An article in the Annals of Internal Medicine, researchers say that data shows that quitting cigarettes — and nicotine — cold turkey is basically the most effective way to get off cigarettes.
The article doesn’t specifically talk about e-cigarettes, patches or nicotine gum, but says that trying to slowly wean oneself off nicotine, rather than just committing fully to a quit date and going through with it is not as effective.
From the article:
An article published March 14 in the Annals of Internal Medicine suggests going “cold turkey” is linked to the highest level of long-term smoking cessation success—smokers in the study who quit abruptly were 25 percent more likely to stop smoking completely over the long term.
The study involved 697 adult smokers whose primary end goal was to become a nonsmoker; some would try to quit abruptly and the other half would try to stop smoking gradually. (Study participants were randomly assigned to one of the two groups.) After receiving counseling from a nurse, study participants in the abrupt cessation group selected a quit date. Participants in the gradual smoking cessation group arranged to reduce their smoking by 75 percent over the course of two weeks prior to the quit date they selected, also after counseling with a nurse. All study participants in both groups received nicotine therapies such as patches, lozenges and other products to help curb cigarette cravings.
The researchers found that by the fourth week, 39.2 percent of gradual cessation group abstained from cigarettes versus 49 percent of those who went cold turkey. At six months, 15.5 percent of the participants in the gradual cessation group had completely stopped smoking compared with 22 percent of those who quit right away.
Previous research published in the Journal of Consulting and Clinical Psychology suggests gradual cessation isn’t very effective because people who choose to slowly wean themselves off nicotine may be tempted to prolong smoking a little longer and drag out the process of quitting. Another study in Addiction finds that in order for gradual cessation programs to work, the motivation to quit actually really needs to exist; smokers who select this type of plan may not be completely committed to giving up cigarettes.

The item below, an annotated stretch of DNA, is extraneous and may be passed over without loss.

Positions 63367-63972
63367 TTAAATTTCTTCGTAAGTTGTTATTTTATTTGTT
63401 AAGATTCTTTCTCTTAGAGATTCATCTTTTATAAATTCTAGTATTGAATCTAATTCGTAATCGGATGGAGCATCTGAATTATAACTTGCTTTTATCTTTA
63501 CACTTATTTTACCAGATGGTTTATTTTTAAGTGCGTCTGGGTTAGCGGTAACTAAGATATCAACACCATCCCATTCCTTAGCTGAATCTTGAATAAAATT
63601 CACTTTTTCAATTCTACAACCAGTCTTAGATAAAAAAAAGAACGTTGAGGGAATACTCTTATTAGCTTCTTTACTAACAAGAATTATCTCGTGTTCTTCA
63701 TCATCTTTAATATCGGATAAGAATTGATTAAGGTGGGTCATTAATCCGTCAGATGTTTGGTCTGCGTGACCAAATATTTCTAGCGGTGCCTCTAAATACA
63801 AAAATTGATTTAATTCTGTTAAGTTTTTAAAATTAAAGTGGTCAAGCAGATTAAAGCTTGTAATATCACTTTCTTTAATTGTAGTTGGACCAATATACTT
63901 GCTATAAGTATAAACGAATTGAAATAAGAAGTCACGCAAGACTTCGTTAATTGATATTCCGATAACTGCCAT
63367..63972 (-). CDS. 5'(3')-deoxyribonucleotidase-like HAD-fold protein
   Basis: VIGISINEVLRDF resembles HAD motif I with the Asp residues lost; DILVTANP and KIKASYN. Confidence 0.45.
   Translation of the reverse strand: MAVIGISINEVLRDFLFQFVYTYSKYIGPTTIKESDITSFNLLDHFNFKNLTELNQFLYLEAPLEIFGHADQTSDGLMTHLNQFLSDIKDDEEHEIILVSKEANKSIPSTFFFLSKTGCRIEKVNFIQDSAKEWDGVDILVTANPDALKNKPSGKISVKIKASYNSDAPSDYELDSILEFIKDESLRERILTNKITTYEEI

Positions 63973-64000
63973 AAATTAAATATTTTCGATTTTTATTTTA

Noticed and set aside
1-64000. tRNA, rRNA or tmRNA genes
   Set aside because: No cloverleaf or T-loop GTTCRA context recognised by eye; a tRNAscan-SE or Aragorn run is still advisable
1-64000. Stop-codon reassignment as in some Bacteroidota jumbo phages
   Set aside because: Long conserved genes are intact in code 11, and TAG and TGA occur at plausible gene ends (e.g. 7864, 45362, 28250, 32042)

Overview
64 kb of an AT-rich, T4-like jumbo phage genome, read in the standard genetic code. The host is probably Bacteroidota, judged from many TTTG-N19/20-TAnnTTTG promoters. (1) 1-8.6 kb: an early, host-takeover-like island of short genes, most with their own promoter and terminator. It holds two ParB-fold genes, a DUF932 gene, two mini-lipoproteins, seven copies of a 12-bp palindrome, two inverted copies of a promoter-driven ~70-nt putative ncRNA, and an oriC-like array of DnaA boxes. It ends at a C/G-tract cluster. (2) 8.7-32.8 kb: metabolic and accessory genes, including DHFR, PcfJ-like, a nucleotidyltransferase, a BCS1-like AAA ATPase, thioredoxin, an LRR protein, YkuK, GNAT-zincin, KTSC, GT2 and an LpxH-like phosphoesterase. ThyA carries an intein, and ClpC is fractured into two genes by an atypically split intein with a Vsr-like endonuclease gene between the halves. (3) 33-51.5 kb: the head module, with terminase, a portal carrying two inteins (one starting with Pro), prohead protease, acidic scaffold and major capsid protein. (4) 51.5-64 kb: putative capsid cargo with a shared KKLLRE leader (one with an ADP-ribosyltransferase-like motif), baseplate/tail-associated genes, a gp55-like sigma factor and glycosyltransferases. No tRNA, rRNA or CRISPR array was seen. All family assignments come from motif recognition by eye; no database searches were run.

Twenty-two percent after six months sounds pretty grim, but having known so many people who have tried to quit smoking, I’m not surprised at that figure. It usually takes two, three, four or more attempts to quit to finally succeed. I think my brother made at least half a dozen attempts and failed repeatedly until he finally managed to quit (smokefree for about 18 months now).
Again, this study doesn’t talk about the effectiveness of gum, patches and e-cigs (smokers can ratchet down the nicotine intake with e-cigs), but I don’t doubt the results one bit. Ultimately, to quit, you simply have to get off the nicotine and stay off it, for weeks or months, before the cravings go away. This is one reason, despite the reams and reams of anecdotal evidence I’ve read online about e-cigs, (which I actually respect), that I remain skeptical of e-cigs’ effectiveness in getting people off cigarettes. Because e-cigs are not getting people off the nicotine.
Again, I believe there is no one right way to quit cigarettes — what works for one person won’t necessarily work for another person. Whatever it takes. But, it appears simply setting a date and going “cold turkey” is the most effective way, at least according to this study.